'War on Faith?' John Oliver and the Televangelists


A new church, Our Lady of Perpetual Exemption, was unveiled late Sunday, August 16 on Last Week Tonight with John Oliver, and as a long-suffering Evangelical, I found myself cheering loudly.

Jon Stewart, recently-retired as host of The Daily Show, may well find his greatest legacy is the raft of bright, insightful comics who honed their bent toward biting social commentary in his 16-year-long shadow. Stewart's protege, John Oliver, proved his mettle with his remarkable expose of the -- ahem -- "seedy" side of faith: televangelists who are purveyors of the so-called Prosperity Gospel, reaping rich rewards and very un-Jesus-like lifestyles by preying on the poor and the weak who are often literally seeking a lifeline in the church. They manipulate the misfortunate through an intentional mis-reading of the Christian scriptures sometimes called "seed faith."

This notion, that you "sow a seed" in the direction of having your own prayers answered, inevitably requires the followers of these televangelists to send their offerings to these self-described ministries. But that is often just the beginning, as Oliver blisteringly exposed through his seven-month long trail of correspondence with televangelist, Robert Tilton. Posing as a small donor, Tilton's ministry again and again encouraged--even chided--Oliver to up his giving.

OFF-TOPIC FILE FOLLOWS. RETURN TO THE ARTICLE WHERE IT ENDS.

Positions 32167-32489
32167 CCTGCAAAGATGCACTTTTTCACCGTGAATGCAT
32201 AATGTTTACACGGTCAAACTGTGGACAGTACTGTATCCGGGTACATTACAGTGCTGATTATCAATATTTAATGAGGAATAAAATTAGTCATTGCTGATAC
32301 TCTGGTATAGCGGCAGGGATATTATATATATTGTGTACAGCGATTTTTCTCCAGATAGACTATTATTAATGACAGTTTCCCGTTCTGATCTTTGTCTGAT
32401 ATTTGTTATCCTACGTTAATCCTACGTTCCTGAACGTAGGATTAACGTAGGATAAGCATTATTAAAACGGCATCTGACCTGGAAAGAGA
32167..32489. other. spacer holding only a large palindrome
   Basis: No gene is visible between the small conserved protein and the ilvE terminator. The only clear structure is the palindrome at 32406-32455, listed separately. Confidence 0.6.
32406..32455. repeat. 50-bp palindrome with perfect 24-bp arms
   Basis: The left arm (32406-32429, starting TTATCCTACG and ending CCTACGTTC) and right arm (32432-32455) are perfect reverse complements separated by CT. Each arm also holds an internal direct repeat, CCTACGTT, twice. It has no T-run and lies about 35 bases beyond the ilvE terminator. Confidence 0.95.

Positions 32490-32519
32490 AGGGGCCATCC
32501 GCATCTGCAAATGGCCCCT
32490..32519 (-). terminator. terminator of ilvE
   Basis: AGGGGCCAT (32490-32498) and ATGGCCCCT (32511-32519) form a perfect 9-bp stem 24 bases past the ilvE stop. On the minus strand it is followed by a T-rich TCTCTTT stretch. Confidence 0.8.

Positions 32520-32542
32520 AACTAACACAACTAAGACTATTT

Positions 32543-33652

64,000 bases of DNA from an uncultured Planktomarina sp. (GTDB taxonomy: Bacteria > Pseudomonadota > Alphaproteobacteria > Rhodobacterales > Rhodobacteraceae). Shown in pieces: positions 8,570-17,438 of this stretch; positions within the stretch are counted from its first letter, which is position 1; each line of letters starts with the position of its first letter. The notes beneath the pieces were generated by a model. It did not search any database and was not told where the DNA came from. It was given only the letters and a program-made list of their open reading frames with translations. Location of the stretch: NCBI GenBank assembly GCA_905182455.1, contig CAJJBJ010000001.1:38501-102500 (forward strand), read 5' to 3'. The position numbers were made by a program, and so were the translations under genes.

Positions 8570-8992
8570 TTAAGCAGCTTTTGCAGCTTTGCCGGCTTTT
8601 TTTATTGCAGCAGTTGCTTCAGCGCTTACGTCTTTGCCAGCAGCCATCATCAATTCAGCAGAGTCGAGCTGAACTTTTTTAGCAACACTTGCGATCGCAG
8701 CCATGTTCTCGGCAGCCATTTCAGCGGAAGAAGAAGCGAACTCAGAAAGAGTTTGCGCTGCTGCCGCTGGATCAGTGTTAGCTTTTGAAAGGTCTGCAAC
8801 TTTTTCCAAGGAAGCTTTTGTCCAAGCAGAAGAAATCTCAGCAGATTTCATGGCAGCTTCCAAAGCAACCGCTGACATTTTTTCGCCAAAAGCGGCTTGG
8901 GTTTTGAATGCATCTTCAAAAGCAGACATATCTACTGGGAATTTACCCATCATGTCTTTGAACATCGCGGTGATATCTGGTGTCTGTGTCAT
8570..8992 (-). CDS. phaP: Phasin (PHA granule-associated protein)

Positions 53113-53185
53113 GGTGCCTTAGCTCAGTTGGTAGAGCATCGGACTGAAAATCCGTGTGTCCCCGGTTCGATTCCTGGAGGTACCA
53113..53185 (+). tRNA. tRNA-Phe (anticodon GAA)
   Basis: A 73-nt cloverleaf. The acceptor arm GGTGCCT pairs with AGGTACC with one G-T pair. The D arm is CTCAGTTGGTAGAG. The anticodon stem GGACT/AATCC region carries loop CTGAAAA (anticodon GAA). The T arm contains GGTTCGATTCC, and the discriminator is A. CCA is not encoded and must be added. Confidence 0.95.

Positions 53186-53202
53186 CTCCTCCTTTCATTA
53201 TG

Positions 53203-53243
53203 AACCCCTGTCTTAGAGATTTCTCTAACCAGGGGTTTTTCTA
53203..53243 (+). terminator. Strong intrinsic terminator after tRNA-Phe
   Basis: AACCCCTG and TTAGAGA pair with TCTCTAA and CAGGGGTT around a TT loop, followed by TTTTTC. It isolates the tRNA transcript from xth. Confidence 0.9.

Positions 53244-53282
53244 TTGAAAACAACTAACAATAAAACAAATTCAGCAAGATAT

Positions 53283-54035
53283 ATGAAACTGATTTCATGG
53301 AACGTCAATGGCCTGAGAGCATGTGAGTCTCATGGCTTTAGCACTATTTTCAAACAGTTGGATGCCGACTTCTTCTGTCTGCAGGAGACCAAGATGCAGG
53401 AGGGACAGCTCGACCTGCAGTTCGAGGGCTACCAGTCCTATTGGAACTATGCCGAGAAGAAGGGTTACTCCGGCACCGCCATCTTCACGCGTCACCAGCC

This "seed faith" dynamic can reach tragic proportions in the lives of the gullible. Oliver relayed the painful story of Bonnie Parker, a woman who responded with thousands of dollars in gifts to Kenneth Copeland's faith message rather than seek medical treatment for her terminal cancer.

A few years ago now, I traveled to Kenya and Ethiopia and learned that this Prosperity Gospel has remarkably spread to Africa, its own unique kind of colonial cancer. Like a lottery, there are just enough "winners" to keep the losers playing, sowing their bits of seed into the pocketbooks of the shrewd and callous messengers of this perversion of the message of Jesus.

The War on Faith


I fear that Oliver's insightful-if-irreverent piece will fail to be the corrective message the Christian church needs to hear. Too many of my brothers and sisters have determined to circle the wagons and will view Oliver's report as the latest volley in the "war on faith" trumped up by news outlets who, for example, recently described the dreadful shooting in a church in Charleston, South Carolina as an "attack on Christianity."

I hope instead that we will take to heart the words of Jesus himself in Matthew 7:3:

Why do you look at the speck of sawdust in your brother's eye and pay no attention to the plank in your own eye? (NIV)

These slick salesmen, selling a false and shiny gospel that benefits none but themselves, must be disavowed by the faithful. The so-called "war on faith" ought to be instead a battle waged within Christianity, rooting out the wolves in sheep's clothing. Why are so many "Christian" networks enabling these flock fleecers? John Oliver's voice is, in this case, a prophetic call to restore the pure, clear, manipulation-free message of Jesus. This is not a "war on faith;" rather, it is time for Christians of good conscience to wage the "war on fraud."